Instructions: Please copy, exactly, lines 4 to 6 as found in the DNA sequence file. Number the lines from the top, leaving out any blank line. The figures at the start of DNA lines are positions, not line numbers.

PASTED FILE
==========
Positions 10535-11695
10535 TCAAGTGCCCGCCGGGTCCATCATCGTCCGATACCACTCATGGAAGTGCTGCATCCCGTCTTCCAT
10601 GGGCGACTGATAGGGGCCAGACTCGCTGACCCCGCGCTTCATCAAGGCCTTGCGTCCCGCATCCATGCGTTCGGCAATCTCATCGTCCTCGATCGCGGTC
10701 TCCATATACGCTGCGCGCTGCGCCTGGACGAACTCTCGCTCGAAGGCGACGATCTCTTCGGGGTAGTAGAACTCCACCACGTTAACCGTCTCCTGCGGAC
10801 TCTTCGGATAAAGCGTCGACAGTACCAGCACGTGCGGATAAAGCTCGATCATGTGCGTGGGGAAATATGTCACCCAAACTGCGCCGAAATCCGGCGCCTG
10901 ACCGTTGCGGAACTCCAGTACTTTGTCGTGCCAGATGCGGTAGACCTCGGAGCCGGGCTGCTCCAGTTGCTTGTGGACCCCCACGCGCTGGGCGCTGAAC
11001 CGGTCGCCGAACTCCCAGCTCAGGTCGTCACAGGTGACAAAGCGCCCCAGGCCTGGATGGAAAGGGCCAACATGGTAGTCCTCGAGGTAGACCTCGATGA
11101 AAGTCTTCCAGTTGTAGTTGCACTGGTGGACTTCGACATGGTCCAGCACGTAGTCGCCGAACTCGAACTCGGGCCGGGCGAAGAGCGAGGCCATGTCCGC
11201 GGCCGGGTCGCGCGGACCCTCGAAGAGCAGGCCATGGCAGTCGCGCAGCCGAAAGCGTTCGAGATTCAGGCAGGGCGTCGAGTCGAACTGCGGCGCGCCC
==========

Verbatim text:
10701 TCCATATACGCTGCGCGCTGCGCCTGGACGAACTCTCGCTCGAAGGCGACGATCTCTTCGGGGTAGTAGAACTCCACCACGTTAACCGTCTCCTGCGGAC
10801 TCTTCGGATAAAGCGTCGACAGTACCAGCACGTGCGGATAAAGCTCGATCATGTGCGTGGGGAAATATGTCACCCAAACTGCGCCGAAATCCGGCGCCTG
10901 ACCGTTGCGGAACTCCAGTACTTTGTCGTGCCAGATGCGGTAGACCTCGGAGCCGGGCTGCTCCAGTTGCTTGTGGACCCCCACGCGCTGGGCGCTGAAC